The Delta variant means antigen testing is “absolutely” needed to safely reopen schools, according to Professor Luke O’Neill.
The Cabinet sub-committee on COVID is meeting this afternoon to map out Ireland’s exit from COVID-19 restrictions.
Despite the country’s high levels of vaccination daily cases numbers remain high and hospitalisations are increasing.
The Chief Medical Officer Dr Tony Holohan has warned that just over 40% of the coronavirus patients in Ireland’s intensive care units are under the age of 40 and on Newstalk Breakfast this morning, NPHET member Dr Mary Favier warned that the reopening of schools and colleges will take priority over any other easing of restrictions.
On The Pat Kenny Show this morning, Trinity Professor Luke O’Neill said research continues to highlight how transmissible the Delta variant is compared to previous strains.
“They reckon you have 1,000 times the amount of virus in your nose with Delta compared to previous strains,” he said.
“In other words, it is getting a much stronger foothold in our bodies and the fact it is more infectious means it will spread much more readily.”
He said variant makes it all the more important to strong mitigation measures in place for the reopening of schools.
“It is airborne,” he said. “Just like chickenpox will spread in the air, this one spreads in the air as well so absolutely we have to look at the schools really closely to make sure they are mitigating.”
“Schools they have to make sure all the things are in place – very good ventilation, mask-wearing and absolutely antigen testing. I don’t know if there is any update on that but there should be antigen testing in schools twice a week.
“They should have been doing it anyway but Delta makes it seven more important to try and catch your cases as quickly as they can.”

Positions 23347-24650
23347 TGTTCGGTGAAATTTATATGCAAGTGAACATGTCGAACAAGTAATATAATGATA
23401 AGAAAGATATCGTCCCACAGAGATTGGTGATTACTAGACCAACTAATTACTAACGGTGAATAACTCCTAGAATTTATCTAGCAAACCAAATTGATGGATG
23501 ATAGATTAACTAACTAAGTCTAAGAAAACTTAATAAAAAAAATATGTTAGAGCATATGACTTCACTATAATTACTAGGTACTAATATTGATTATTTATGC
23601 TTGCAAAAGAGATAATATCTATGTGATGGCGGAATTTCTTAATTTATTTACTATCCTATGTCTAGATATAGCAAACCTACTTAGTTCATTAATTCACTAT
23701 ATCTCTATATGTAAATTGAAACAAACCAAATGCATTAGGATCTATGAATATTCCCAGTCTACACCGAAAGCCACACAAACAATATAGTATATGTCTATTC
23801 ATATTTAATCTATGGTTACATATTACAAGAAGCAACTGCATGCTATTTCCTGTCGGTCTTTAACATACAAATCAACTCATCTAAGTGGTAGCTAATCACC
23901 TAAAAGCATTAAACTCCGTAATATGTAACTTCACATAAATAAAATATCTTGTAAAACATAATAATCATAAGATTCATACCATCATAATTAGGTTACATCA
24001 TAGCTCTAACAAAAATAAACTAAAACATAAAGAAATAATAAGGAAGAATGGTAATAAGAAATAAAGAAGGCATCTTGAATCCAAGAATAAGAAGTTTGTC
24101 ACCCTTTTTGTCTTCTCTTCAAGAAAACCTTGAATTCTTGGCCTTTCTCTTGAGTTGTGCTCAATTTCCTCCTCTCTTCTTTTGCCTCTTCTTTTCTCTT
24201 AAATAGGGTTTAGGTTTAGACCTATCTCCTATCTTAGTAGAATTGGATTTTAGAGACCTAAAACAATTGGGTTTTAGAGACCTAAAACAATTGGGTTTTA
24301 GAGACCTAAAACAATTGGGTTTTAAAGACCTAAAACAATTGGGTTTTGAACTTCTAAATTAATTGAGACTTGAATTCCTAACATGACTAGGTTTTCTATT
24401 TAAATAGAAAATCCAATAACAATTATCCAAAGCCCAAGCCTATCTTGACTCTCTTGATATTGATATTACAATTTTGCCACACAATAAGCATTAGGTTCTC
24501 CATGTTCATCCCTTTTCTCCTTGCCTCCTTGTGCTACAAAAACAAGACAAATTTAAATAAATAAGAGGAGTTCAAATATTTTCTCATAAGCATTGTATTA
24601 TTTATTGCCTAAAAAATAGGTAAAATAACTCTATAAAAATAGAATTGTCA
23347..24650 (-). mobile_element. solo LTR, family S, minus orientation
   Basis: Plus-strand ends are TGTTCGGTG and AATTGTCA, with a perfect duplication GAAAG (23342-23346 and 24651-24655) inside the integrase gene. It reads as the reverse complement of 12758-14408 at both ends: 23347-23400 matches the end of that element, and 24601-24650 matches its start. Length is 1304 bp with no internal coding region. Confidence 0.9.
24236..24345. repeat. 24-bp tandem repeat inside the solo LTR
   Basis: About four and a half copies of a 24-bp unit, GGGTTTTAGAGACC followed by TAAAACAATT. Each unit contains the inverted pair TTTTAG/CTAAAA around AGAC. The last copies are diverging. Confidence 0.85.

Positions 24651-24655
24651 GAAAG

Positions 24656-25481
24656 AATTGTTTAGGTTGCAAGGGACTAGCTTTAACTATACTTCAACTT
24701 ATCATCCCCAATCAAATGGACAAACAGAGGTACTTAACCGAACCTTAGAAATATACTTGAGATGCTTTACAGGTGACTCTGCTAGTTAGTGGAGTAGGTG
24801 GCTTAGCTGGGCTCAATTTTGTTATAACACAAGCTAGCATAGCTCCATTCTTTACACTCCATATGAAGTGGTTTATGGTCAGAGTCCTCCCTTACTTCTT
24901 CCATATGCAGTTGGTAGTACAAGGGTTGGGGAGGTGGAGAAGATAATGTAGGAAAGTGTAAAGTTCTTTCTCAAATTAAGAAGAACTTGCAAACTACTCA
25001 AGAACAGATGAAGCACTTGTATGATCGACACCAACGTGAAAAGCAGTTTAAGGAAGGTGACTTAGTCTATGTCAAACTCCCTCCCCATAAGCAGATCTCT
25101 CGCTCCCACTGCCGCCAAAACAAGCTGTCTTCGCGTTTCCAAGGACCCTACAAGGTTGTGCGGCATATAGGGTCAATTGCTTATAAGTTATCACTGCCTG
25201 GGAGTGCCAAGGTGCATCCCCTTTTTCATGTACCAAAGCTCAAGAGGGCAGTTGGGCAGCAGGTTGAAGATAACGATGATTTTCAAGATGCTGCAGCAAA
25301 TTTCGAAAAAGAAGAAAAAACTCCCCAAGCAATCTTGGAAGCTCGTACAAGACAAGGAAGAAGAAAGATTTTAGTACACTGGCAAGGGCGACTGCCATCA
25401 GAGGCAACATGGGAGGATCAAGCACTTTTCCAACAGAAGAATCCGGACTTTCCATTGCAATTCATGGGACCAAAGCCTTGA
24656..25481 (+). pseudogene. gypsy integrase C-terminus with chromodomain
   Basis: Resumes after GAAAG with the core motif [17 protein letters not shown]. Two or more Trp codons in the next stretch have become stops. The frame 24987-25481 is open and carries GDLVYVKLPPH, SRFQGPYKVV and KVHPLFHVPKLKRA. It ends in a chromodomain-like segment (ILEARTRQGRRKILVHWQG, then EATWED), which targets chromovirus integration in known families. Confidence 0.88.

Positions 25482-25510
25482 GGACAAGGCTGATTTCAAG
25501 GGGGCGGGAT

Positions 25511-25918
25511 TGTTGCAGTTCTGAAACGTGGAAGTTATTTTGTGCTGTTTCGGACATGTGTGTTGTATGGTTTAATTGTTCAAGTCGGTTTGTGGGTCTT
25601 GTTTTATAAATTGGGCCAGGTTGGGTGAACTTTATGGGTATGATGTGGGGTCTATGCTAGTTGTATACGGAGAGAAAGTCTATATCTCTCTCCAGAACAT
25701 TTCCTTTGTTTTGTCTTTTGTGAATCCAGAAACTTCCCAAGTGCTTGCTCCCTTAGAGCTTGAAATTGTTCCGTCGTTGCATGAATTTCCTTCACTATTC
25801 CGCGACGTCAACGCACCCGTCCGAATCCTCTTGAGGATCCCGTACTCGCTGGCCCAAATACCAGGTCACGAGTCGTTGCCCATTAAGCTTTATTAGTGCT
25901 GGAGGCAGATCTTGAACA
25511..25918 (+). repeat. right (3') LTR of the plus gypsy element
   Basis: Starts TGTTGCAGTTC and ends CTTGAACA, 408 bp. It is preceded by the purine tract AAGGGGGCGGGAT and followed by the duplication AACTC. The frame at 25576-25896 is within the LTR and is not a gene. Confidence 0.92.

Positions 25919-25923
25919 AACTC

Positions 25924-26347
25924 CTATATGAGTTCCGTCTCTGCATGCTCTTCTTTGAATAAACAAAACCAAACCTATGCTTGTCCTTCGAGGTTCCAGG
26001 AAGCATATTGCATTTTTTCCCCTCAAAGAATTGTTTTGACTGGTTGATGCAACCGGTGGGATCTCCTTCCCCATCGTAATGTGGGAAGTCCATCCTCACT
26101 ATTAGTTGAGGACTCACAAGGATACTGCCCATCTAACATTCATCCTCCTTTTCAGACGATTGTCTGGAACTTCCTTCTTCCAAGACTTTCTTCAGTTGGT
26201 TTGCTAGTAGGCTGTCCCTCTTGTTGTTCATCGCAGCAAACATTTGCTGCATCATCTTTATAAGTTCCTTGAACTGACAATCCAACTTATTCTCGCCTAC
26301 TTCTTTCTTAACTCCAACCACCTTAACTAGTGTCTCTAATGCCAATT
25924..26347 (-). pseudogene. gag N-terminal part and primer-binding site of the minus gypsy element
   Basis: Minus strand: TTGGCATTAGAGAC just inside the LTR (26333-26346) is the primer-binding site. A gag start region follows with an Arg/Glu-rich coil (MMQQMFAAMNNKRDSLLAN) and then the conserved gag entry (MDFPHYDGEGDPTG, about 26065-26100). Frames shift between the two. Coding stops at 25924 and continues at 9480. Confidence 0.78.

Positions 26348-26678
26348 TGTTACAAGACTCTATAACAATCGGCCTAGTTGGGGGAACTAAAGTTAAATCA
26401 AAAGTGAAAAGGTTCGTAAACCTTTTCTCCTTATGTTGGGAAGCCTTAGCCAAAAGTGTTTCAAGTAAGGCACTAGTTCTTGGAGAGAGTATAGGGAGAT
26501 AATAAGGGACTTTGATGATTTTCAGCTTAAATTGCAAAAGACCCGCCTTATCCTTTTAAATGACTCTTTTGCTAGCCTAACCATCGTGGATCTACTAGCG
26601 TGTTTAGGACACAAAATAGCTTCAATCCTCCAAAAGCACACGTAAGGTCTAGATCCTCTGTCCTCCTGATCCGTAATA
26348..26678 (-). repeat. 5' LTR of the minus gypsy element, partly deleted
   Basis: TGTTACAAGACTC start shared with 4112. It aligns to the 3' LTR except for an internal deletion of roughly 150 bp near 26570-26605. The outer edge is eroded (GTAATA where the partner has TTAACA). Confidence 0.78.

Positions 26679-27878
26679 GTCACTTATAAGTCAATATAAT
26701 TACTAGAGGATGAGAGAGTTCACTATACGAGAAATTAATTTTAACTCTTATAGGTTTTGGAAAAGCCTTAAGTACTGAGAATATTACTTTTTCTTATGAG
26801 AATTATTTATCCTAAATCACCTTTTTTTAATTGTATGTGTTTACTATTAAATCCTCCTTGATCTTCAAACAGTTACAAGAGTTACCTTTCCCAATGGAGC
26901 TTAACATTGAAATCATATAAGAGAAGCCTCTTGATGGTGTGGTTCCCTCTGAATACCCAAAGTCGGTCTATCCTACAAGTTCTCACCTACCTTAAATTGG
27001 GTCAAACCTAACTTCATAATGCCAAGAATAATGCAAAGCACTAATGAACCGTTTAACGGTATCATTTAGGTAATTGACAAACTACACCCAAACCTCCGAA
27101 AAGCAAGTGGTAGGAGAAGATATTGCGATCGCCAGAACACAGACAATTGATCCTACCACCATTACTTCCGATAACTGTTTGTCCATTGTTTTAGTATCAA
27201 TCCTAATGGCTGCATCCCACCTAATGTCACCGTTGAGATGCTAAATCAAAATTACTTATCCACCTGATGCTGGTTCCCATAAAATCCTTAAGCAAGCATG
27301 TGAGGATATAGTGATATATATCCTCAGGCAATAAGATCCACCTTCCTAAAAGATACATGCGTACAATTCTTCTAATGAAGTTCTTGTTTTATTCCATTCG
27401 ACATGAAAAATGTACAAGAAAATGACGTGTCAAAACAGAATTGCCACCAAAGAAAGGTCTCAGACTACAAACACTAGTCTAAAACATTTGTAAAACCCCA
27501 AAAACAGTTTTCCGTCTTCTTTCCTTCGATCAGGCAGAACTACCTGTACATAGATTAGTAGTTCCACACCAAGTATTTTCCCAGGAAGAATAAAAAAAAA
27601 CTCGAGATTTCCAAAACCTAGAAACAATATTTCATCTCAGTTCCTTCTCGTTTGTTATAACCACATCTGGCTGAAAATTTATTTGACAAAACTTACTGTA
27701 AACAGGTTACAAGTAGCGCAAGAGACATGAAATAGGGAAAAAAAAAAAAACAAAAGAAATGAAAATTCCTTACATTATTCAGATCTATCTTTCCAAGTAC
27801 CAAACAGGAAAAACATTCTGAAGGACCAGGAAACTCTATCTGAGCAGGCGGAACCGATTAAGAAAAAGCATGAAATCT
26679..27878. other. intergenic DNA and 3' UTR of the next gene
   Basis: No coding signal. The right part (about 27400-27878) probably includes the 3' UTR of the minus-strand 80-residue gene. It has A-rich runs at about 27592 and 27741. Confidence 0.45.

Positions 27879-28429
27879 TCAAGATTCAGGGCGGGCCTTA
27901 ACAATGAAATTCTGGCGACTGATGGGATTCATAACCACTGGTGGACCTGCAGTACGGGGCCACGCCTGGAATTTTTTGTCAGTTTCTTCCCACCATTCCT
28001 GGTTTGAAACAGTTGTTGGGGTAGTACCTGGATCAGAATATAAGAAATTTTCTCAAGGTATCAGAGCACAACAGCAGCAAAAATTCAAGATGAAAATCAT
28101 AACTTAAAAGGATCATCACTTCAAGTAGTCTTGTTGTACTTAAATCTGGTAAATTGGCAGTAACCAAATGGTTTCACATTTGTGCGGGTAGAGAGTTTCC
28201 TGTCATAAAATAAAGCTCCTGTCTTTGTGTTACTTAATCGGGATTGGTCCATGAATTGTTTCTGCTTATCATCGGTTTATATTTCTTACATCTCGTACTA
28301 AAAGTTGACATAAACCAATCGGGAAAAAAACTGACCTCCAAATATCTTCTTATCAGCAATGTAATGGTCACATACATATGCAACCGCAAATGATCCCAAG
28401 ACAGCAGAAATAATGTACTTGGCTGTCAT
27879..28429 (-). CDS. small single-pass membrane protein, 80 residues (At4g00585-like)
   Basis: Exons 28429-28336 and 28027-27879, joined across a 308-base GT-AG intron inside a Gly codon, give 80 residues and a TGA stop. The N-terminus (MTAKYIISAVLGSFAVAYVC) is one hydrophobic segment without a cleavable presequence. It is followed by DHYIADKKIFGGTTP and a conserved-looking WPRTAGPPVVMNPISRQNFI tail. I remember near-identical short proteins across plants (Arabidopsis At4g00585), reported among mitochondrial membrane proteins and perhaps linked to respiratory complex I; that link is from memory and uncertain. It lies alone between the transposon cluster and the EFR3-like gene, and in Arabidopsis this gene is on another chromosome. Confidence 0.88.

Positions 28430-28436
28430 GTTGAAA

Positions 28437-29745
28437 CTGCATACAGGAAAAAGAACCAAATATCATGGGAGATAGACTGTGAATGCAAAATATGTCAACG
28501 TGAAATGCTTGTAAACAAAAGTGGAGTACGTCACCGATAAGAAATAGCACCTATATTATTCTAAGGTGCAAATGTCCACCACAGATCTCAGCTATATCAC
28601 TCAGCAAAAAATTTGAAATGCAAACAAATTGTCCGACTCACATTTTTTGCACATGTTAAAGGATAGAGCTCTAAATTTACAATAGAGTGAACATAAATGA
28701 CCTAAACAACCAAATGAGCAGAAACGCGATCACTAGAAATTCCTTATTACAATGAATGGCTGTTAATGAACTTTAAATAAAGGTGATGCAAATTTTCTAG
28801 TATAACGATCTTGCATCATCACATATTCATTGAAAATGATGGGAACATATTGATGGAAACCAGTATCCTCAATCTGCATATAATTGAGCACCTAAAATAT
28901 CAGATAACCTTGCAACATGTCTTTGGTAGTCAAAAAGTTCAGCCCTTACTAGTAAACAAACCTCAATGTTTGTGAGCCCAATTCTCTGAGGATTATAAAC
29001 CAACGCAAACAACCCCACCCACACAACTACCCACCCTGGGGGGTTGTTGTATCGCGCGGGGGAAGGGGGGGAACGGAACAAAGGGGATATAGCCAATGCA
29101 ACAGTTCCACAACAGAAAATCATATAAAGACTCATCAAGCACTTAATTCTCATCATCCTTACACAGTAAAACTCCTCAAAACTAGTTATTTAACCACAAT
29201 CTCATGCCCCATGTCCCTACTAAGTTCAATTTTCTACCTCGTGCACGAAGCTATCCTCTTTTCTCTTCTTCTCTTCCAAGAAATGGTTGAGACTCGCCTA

Carbon dioxide monitors
He said carbon dioxide monitors in the classroom will also be essential.
“Let’s hope these C02 monitors are being installed,” he said. “I believe they are being installed and let’s make sure that is the case.
“Then the antigen testing and the masks. I think we will need to move probably towards the primary school kids wearing masks because it is airborne as we know and masks will help in that situation especially with Delta around.
“I think it justifies the use of masks widely in the education system.”
He said new research in the US has really underlined the importance of vaccination against Delta.
“You will decrease your risk of being hospitalised against Delta 25-fold by being vaccinated,” he said. “That is a huge decrease in risk of hospitalisation.
“It has saved 280,000 lives in America, the vaccination campaign – 1.25 million hospitalisations averted from Delta with the vaccines and all the vaccines are performing well.
“In Ireland, they are predicting we are at 600 hospitalisations per week averted from Delta because of our vaccination campaign and 13,000 cases averted.
“So, you can imagine, if there wasn’t the vaccine and Delta was around, we would be in a really bad position now so the vaccines really are working against Delta, just like they did against the other ones, and that is good news – the vaccines are holding up thankfully against this
“But the concern then becomes the unvaccinated people and schoolchildren are not vaccinated.
“We have a highly infectious version about and we are about to reopen the schools so we have got to make sure the mitigation measures are in place when we reopen our schools.”
You can listen back here: